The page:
Nothing beats a good Panna Cotta, it’s essentially a set cream infused with vanilla that should have a nice jiggly effect to it once set. Though I have created multiple variations of this dish today I will be keeping it simple with a basic white chocolate and vanilla take garnished with berries and a chocolate crumb. We had this dish on our festive menu back in December and served plenty of them, the recipe itself belongs to my good friend and fellow Chef Ashley Hutchinson, credit to him for this one.
The key to success with Panna Cotta is within the amount of gelatine you use to achieve the desired consistency which is the jiggle I mentioned before. 12 grams is the perfect amount of gelatine for setting one pint of Panna Cotta mixture, that’s equivalent to 3 sheets of leaf gelatine which you may use instead. Personally I use leaf at work and buy the sachets for home, the sachets come in packs of 12 grams so that’s really convenient.
Here’s the recipe, it will yield 4 good sized Panna Cottas. You will need:
- 500ml double cream
- 150ml full fat milk
- 100g white cooking chocolate
- 30g caster sugar
- A 12 gram sachet of gelatine or 3 sheets of leaf gelatine
- A handful of mixed berries, we used strawberries, blueberries and raspberries
- 1 vanilla pod
For the white chocolate crumb, it’s optional but gives the dish a new element of texture:
- 70g white chocolate
- 100g caster sugar
- 2tbsn water
In a saucepan mix together your milk, cream and sugar then deseed your vanilla pod adding the seeds and pod to infuse whilst cooking. Now gradually bring your mixture to the boil on a medium heat, whatever you do don’t turn your back on it as it will probably boil over and result in a huge mess on your cooker top, I hate to admit it but I have done it a few times, I know what’s happened as soon as I hear the telltale sizzle of cream hitting the hobs. Once boiled proceed to whisk in your gelatine and chocolate, whisk vigorously to ensure the ingredients are dissolved.
Once dissolved thoroughly you can remove the vanilla pod from the mixture and discard. Now leave the saucepan aside and allow to cool whisking it about every 15 minutes for an hour. This is important to have the vanilla seeds consistently spread through the Panna Cotta, if you put the mix into ramekins without cooling and whisking the seeds will just sink straight to the bottom so by allowing it to cool a little the mixture thickens and holds the seeds because the gelatine is gradually setting. Once your seeds are holding up well give your mix one last whisk and divide into 4 ramekins and put straight into the fridge to set completely, it should only take an hour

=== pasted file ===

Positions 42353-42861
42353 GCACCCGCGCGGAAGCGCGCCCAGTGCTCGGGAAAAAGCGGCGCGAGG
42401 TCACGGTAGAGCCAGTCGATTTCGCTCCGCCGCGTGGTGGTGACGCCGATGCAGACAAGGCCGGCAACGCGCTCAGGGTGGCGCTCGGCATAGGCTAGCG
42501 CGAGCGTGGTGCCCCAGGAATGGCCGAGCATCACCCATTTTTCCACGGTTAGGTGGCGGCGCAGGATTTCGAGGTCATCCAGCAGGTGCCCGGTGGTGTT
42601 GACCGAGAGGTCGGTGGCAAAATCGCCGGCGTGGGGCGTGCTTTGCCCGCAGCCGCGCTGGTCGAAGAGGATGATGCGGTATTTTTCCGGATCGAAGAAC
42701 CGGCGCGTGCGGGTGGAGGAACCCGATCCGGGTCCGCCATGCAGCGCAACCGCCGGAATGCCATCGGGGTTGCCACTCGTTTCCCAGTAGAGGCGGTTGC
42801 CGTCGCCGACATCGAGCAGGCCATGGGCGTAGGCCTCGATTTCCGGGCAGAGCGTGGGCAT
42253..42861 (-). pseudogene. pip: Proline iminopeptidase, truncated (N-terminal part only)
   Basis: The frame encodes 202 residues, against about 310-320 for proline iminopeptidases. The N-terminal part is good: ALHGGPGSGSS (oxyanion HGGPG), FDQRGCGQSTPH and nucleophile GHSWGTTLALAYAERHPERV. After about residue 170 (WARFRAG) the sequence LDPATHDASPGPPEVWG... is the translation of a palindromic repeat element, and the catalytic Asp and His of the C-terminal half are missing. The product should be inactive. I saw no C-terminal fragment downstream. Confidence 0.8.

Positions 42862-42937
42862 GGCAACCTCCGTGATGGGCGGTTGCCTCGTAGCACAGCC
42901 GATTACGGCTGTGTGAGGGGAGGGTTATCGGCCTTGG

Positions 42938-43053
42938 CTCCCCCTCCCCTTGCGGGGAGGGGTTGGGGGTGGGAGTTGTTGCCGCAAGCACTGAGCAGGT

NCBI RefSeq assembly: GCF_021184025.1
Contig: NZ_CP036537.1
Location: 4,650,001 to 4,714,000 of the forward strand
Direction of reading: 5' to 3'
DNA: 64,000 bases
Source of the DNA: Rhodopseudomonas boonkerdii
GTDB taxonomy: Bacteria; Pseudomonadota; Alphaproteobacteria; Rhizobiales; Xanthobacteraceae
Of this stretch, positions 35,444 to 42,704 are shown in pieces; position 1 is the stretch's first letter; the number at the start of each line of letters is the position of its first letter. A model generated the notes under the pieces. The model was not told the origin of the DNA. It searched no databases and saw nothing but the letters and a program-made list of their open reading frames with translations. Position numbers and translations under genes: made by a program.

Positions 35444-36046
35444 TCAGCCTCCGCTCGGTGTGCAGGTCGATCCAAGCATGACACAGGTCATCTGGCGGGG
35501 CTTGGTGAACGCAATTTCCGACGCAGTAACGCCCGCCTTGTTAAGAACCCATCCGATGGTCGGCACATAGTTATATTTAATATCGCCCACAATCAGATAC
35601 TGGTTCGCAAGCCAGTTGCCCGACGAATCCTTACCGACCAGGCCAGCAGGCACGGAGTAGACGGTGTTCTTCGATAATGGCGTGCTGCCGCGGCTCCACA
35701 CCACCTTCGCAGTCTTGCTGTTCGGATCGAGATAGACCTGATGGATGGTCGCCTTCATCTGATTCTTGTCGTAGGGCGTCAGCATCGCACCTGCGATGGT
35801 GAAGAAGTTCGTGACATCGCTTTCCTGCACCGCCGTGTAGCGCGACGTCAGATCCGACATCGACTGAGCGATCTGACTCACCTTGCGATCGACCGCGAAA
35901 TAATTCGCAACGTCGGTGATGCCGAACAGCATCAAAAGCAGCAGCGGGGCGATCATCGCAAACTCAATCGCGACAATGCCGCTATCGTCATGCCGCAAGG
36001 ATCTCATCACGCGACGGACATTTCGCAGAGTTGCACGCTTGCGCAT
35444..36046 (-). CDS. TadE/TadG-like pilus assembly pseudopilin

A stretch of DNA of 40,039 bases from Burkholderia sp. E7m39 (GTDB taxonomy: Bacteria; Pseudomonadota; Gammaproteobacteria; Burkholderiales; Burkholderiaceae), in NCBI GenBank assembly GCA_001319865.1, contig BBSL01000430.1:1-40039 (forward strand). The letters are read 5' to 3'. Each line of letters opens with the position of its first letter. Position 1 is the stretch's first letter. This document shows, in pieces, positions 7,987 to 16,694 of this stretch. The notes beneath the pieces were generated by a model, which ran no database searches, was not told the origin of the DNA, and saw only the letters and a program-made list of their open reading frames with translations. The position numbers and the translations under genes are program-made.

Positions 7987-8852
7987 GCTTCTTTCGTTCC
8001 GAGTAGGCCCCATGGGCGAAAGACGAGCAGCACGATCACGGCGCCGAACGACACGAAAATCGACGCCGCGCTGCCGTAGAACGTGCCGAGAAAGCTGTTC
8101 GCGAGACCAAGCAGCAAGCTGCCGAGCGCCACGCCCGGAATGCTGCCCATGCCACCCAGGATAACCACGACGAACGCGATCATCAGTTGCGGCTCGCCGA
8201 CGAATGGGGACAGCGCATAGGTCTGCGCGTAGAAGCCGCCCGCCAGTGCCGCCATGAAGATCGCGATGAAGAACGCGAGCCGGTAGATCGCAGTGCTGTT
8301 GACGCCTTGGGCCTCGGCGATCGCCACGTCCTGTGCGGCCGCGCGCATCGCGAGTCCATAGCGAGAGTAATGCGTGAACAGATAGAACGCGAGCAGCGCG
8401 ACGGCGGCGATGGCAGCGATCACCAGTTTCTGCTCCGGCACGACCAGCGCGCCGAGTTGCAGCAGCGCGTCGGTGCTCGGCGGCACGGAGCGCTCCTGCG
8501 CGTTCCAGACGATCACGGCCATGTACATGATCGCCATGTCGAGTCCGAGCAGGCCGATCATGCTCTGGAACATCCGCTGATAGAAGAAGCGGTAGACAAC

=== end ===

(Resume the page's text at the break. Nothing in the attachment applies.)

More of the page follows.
Now for the Chocolate crumb (if you decided to include it.) Put your sugar and water into a small saucepan and boil on high heat, this solution will become a syrup. Using a sugar thermometer boil until it reaches 130 degrees Celsius, as soon as you reach 130 remove from the heat and rapidly whisk in your white chocolate, as if by magic the chocolate syrup mixture will turn to a firm crumb before your eyes. This is because the chocolate starts to cool the boiling sugar which is at the hard ball stage (hard ball stage is a temperature requirement for sugar work) and results in a firm crumb. With that done it’s time to assemble your dish, to remove the Panna Cotta from its mould sit the dish in warm water for about 30 seconds then tip it out into a bowl, you may need to ease it out a little around the edges with a small knife. Chop your strawberries and sprinkle around the dessert along with the raspberries and blueberries, to garnish sprinkle around the chocolate crumb and add a sprig of mint. I felt the dish worked well as there are 3 different textures working in harmony, beautiful velvety Panna Cotta, soft berries and crunchy chocolate crumb, it’s fantastic.